She was an international civil servant for many years and served in organisations with both regional and continental reaches, the last of which was the African Development Bank (AfDB) where she served for more than two decades as Conference Interpreter and retired as the fourth Ombudsman and the first female ombudsman of the Organisation. No one could have done the job of preserving a wholesome workplace environment as Nwadia. For she was a leader who got things done through her love for people.
Even after retirement, she continued to work and consult for organisations as a language specialist and conference interpreter, and in Workplace Dispute Management. She was an internationally certified mediator.
She was a poet, a talent she brought to bear in her work as French/English interpreter, and bilingual translator. It was sheer joy listening to her at international conferences and meetings. She was very intense at work, a far cry from her usual happy, relaxed persona.
Nwadia was a faithful, loyal, and loving wife to her husband Emmanuel until his demise over a decade ago. Throughout Emmanuel’s terminal illness in their later years, Nwadia stood by him, providing all the support required whether they were in Togo or Paris where he went for medical care. She remained faithful to him and his memory until the very end.
She was a doting mother to her son Okey. He was her life! She gave him everything a child required to be a success. She protected him during the period of his dad’s incarceration because he too was a target. She doted on him but was never clingy. He was the centre of her universe, but she also allowed him his space to grow and thrive. She imparted Christian principles into him and remained his rock always.
She described herself as “first and foremost a woman with an unfathomable and fathomless sense of gratitude to our Lord and God for a life rich in experience, trials, opportunities, successes, and victories.”
Her gift in the creative arts found expression in music where she inspired her siblings and others to great heights in singing and playing the organ. She was a pioneer on the African Gospel music scene. She has two music albums of mostly gospel music to her credit and was always quietly satisfied and fulfilled to hear tunes and songs composed in the remote crannied of her bedroom being sung and reprised all over the continent and beyond. She created the now defunct but highly successful Grace Choir of the IFC for Women who thought they could not sing, and was deeply pained when the choir disbanded.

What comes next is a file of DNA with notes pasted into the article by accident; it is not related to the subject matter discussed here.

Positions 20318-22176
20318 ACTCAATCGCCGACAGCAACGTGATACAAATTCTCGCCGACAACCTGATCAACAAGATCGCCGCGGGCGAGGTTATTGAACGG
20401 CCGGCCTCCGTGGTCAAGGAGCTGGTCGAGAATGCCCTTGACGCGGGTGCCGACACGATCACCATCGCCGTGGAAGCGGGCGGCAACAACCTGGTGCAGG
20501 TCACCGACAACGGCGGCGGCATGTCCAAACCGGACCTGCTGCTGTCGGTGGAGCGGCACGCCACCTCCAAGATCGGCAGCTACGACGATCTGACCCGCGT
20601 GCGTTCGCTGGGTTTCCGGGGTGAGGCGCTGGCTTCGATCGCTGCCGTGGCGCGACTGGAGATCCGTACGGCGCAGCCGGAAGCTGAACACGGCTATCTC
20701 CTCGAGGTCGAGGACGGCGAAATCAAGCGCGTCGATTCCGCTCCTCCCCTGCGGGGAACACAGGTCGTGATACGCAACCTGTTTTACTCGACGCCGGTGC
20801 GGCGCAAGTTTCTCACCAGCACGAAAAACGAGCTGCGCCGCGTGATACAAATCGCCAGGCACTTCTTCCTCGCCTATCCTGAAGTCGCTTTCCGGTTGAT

She was also a painter. She took up painting as a hobby after retirement in 2009 and turned out the most beautiful paintings of nature: people, plants, trees and flowers, and some abstracts. Nwadia was endowed with manifold natural gifts but above all, she personified love in the Christian meaning of it all – loving God Almighty with her might and everything in her, as well as loving her neighbours as herself.
When it comes to love, Nwadia poured love without discrimination to her late parents, siblings, relatives, friends, and indeed anyone who came her way. The various churches spread across the globe from the local church in Aboh, Delta State to Onitsha, Asaba, Abuja, Lagos, Abidjan, Tunis, Togo, France, and the U.S.A, have something good to remember her for either in kind/cash or otherwise.
She had strong and loving ties with her brothers, Chukwuma in Asaba and Centy in Missouri. She was very good at maintaining contact with family and friends. She always had the contact of some long-lost friend from school and reconnected them to other school friends.
She treasured and appreciated God’s blessing bestowed through her son, nieces, nephews, grandchildren, friends, colleagues, and her church family. Unity in the Body of Christ was one of her greatest dreams, surely inherited from her maternal grandfather, Bishop Alphonso Onyeabo, MBE, the first Anglican Ibo Bishop. She was a firm believer in the assertion that God blesses one to bless others, and strived in her modest fashion to live it out in her daily life. She believed in the indispensability of women in God’s execution of His scheme of things. And all the testimonials confirm her awesome love for God, her family and friends. We shall keep her alive in our hearts, with love.
As her family prepares for her final burial rites on October 9th 2020 in Lomé, Togo, we pray for her peaceful repose.
*Dr Timiebi Koripamo–Agary, OON, KSM wrote this tribute in honour of Nwadinafor Chinyelu DeSouza